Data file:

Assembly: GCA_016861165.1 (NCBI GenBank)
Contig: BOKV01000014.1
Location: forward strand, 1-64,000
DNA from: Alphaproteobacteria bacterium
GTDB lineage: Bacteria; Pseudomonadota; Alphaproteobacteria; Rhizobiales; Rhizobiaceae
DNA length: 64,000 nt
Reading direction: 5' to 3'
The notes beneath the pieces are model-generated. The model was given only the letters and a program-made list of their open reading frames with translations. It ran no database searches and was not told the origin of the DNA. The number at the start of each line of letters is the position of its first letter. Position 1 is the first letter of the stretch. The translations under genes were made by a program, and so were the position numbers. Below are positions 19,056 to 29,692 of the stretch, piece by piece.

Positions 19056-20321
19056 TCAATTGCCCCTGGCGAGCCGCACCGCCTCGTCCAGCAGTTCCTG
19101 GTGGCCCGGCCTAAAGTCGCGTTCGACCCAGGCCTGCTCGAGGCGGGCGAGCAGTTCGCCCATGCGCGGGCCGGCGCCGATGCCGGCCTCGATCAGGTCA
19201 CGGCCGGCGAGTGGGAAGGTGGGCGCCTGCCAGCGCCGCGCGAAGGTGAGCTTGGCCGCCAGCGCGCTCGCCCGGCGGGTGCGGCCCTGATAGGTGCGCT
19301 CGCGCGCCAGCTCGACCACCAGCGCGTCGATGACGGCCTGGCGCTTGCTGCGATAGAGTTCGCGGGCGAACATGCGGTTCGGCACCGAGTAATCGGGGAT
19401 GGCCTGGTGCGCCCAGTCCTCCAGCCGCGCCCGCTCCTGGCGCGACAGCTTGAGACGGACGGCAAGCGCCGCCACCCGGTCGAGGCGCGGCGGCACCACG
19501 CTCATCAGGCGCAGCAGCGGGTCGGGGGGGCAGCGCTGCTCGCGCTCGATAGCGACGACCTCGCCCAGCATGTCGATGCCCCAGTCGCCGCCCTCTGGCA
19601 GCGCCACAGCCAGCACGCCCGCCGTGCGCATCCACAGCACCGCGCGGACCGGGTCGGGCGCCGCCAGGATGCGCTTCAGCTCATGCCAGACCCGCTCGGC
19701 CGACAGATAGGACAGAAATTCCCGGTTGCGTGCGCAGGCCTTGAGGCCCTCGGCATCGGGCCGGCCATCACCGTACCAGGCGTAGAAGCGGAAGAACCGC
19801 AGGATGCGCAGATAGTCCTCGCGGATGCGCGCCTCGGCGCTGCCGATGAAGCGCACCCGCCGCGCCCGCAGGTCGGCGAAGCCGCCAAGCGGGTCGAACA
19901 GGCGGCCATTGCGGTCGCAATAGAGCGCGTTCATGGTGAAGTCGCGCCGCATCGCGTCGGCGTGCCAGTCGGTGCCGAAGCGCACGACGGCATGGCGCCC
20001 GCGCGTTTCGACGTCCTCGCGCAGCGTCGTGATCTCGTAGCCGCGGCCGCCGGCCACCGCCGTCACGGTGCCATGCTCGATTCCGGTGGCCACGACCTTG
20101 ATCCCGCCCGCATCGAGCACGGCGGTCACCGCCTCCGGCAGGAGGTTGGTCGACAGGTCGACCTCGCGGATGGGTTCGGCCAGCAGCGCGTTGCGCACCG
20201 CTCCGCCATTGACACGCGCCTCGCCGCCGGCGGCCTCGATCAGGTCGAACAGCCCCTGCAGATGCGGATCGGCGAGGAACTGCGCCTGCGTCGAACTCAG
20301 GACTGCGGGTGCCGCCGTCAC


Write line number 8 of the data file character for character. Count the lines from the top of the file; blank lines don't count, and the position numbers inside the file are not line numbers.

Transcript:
The notes beneath the pieces are model-generated. The model was given only the letters and a program-made list of their open reading frames with translations. It ran no database searches and was not told the origin of the DNA. The number at the start of each line of letters is the position of its first letter. Position 1 is the first letter of the stretch. The translations under genes were made by a program, and so were the position numbers. Below are positions 19,056 to 29,692 of the stretch, piece by piece.